Cindy Gallop Tells Sex Tech Brands to ‘Take Yourself Out of the Shadows’ Despite Threat of Online Censorship
Pandering to sex-negative social media sites can make brilliant ideas turn bland, says advertising powerhouse.
Growth estimates of the global sexual wellness market are on the rise.
Most recently, a report by Stratistics MRC predicted the market to reach a valuation of $123 billion by 2026. Yet the businesses catering to its growing demands face incredible barriers as a result of unfair discrimination and biased censorship.
Sex tech companies, a large sector within this market, are at the forefront of the fight against online censorship. Their businesses, merely by the nature of their products, face several issues when it comes to advertising, selling, and posting on most mainstream social media channels.
But when and how certain regulations get applied is ambiguous and, according to many of the women-led sex tech companies, sexist.
Cindy Gallop, an advertising expert and the woman who coined the term “sex tech”, has been confronting censorship issues for more than ten years as she’s tried to sell, advertise, and process payments for her own company, Make Love Not Porn [NSFW].
According to Gallop, these obstacles have far-reaching effects beyond just making business operations more difficult.
“People, founders, operating around anything having to do with sex will unconsciously internalize—without even realizing their doing it—society’s disapproval of what they’re doing in a way that negatively impacts your ability to do business and the kind of business that you want,” Gallop said.
Facebook’s oppressive shadow on female sex tech
Facebook’s ad policies, for example, prohibit “adult products or services” from advertising. But here is where the inequality lies: erectile dysfunction medications and male condoms get away with being considered products for “family planning” or “contraception,” two acceptable categories for advertisements.
Products sold by female sexual wellness companies, on the other hand, are considered solely for sexual “pleasure” or “enhancement,” and so they are prohibited.
Instagram, owned by Facebook, is another battleground where sex tech businesses struggle to promote their products, educate, and connect with their customers. And now, with the app’s new marketplace feature that launched last year, they are also facing difficulties selling their products.
The latest Instagram Commerce Policies state, “Listings may not promote the buying, selling, or use of adult products or services” and “Listings may not position products or services in a sexually suggestive manner.”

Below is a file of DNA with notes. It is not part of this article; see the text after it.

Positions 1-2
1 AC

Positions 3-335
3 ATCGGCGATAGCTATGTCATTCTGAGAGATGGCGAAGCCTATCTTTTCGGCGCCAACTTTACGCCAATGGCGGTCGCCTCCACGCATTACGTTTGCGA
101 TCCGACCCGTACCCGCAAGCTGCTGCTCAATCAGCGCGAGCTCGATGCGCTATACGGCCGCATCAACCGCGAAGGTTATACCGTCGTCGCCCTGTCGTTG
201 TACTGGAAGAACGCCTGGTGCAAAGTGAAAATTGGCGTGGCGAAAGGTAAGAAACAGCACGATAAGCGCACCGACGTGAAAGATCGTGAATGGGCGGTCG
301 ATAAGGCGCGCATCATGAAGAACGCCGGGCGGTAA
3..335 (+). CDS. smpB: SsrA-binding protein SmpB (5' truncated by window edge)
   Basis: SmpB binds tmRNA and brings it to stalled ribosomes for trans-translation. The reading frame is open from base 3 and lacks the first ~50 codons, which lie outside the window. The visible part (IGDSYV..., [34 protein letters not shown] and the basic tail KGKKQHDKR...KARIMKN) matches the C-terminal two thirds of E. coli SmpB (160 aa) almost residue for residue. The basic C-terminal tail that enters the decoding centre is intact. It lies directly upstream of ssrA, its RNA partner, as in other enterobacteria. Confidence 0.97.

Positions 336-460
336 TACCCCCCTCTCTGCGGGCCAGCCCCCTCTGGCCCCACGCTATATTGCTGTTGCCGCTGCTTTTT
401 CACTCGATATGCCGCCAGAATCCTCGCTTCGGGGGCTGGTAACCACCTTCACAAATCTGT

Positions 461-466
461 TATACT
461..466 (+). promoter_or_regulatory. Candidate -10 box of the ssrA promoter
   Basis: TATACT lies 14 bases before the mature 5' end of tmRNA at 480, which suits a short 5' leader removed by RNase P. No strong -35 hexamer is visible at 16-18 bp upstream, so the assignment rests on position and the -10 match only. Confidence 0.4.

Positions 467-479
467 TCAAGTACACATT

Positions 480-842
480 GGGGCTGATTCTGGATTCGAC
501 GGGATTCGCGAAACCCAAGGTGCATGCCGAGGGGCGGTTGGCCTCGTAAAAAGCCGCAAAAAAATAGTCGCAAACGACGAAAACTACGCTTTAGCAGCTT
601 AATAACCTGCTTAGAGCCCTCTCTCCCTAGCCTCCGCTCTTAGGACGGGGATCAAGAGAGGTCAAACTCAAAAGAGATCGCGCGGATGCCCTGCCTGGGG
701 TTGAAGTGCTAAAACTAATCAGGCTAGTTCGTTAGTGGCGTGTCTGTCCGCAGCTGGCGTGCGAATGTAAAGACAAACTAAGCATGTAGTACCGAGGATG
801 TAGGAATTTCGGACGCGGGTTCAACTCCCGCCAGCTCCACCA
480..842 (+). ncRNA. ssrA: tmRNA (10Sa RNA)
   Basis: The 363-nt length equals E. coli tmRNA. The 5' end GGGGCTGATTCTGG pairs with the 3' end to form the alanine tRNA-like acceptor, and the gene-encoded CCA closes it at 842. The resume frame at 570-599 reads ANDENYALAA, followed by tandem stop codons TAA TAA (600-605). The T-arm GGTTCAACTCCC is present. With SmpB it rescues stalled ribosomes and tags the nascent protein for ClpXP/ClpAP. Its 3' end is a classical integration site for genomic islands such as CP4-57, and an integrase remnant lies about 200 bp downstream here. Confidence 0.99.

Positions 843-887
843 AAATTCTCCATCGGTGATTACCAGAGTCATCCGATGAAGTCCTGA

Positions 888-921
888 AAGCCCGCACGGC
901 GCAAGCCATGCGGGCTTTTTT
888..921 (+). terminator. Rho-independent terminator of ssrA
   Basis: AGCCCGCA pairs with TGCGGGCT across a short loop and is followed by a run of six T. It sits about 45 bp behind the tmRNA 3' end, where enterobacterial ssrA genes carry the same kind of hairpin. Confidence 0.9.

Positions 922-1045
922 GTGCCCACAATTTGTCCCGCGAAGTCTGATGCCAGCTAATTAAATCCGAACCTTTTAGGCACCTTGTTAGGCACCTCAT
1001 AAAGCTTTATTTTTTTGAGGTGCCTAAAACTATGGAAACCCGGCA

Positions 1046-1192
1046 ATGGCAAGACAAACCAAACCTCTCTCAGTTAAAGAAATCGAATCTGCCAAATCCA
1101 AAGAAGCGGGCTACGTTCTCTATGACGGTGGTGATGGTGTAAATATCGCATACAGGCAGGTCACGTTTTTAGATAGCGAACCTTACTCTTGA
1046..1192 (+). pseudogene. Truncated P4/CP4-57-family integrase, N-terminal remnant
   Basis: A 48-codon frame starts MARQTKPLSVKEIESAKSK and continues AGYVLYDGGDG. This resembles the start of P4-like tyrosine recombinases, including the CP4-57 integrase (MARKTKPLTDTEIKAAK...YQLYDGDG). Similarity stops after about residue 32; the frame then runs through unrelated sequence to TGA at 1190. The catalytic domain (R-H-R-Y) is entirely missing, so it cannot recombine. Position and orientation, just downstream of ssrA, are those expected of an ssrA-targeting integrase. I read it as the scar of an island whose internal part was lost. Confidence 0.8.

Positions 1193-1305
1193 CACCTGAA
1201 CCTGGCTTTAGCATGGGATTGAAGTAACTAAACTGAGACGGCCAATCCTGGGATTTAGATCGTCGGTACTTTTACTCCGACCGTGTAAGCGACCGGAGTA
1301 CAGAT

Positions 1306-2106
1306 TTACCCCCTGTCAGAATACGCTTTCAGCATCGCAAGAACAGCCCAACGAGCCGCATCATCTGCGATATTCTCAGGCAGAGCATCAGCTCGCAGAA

But what is unclear is exactly who decides what is considered “sexually suggestive,” an extremely subjective experience.
Examinations into Instagram’s algorithm also reveal how the process used to find and target accounts they deem in violation of their guidelines disproportionately target marginalized communities.
Banning sexual expression and women’s sexuality
Using certain hashtags can also make it more likely that the algorithm flags your account or you get “shadowbanned,” which means your Instagram account won’t appear in searches. People will have to find your account from an external link in order to be discovered.
Commonly targeted hashtags include #lesbian, #bi, #curvy, #bodylove, and even #women.
Artists, sex workers, sex educators, and even body-positive models are other folks who face censorship issues online and who rely heavily on technology and social media to run their businesses.
Rebecca Crow (@riotsandcrows) is an artist and activist who staged a protest in late January outside of Instagram London’s headquarters and had her account with over 700K followers deleted just days afterward.
Even the hugely popular indie erotic filmmaker Erika Lust (@erikalust) has had to overcome censorship and often speaks out against it.
In an Instagram post, Lust wrote, “The threat of silencing and censoring of women online will have far-reaching and harmful repercussions on how women fully exercise their right to participate in offline, public life. We must continue to expose and defy the #biasedbanning from monopolistic private tech companies in order to make a change.”
How to combat censorship?
Overcoming censorship online is no easy feat, physically or emotionally.
One approach a few early-stage businesses have taken is to concentrate on discreet design and obscure, minimalist aesthetics.
For example, a company named Maude that provides sexual wellness products including condoms, lube, and vibrators, could appear to an uncareful eye as merely a candle company.
Disguising sex toys as “abstract paperweights” might be one way that sex tech companies can slide under social media’s censorship radar.
But is that the best strategy for actually addressing the shame and stigma of sex and sexuality plaguing our society?
Cindy Gallop warns sex tech industry leaders not to lose sight of their missions for the sake of ease or conforming to existing societal norms (if they are unjust).
She has seen “brilliant ideas” turn “quite bland” for the sake of appeasing the masses or perhaps satisfying investors. But her favorite piece of advice to give founders is to “take yourself out of the shadows.”
“If you concept and design a venture around existing societal bias and prejudice, all you do is reinforce it. I refuse to bow to existing bias and prejudice because I’d rather change it,” Gallop said.
It is no doubt that the sex tech industry currently stands united opposite the big tech giants in the battle against online censorship.
Now, it is just a matter of figuring out the best tactics to overcome efforts to muzzle healthy and diverse sexual representation.